Rory McIlroy: 'I'm not much fun to be around as Augusta approaches'
Nick Faldo has finally confessed that when putting the Green Jacket on his successor as the Masters champion 20 years ago, he whispered into the victor’s ear, “just a bit of advice – red shirts don’t go with green”.
Yet for the seven-year-old watching in Belfast, and for so many other boys and girls around the world, Tiger Woods and Augusta were the perfect match.
And, in their dreams, always would be.
In fact, Rory McIlroy believes that watershed win – when that fearless 21-year-old from America's minorities sovercame so many more obstacles than merely Augusta National’s notorious pitfalls – is the reason why the 81st version of the season’s first major is lining up to be a classic, with a huge cast list all chasing their different storylines. McIlroy is sure that this script would have so fewer dimensions without that stimulus.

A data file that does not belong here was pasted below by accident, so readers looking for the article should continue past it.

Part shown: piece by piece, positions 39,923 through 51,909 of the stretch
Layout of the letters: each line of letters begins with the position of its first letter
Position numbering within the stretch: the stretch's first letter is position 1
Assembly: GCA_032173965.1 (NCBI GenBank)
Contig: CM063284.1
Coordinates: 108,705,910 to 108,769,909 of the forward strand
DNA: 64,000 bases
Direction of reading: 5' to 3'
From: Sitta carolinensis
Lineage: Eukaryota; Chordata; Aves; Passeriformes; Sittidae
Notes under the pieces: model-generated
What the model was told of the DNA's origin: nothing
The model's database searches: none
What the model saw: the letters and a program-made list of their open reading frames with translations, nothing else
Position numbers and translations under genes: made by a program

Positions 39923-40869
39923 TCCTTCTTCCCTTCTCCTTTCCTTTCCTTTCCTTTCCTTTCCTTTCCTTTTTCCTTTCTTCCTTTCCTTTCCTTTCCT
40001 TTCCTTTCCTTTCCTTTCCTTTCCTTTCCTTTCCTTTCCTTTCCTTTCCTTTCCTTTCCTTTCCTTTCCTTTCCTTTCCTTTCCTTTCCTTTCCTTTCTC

“That week was why you see the fields in tournaments so deep as they are today,” McIlroy said. “Tiger’s win inspired so many kids to go out and play the game and it’s why there is so much parity in professional golf right now. That’s Tiger’s legacy and it all started that week. You see it everywhere in the game; everybody is just so much more professional. And every child with hopes of being a professional golfer wanted to be Tiger Woods after that day.”
Well, not exactly. Not as far as McIlroy was concerned. He was not even old enough to join his local golf club at the time, but he had fostered a Tiger fixation even before that legendary 12-shot saunter. It was why Gerry McIlroy was rather generous in extending his lights-out policy for the night of Sunday, April 13, 1997.
“Yeah, I was already a big Tiger fan, by then,” McIlroy said. “I’d watched him win his three US Amateurs on TV and yes, I would already have had a Tiger headcover in my bag. Tiger was my idol and I remember it all vividly; the build-up and the early rounds, and thinking ‘oh no, he’s messed up the front nine’ (when Woods struggled to the turn in 40) and then him pulling effortlessly away.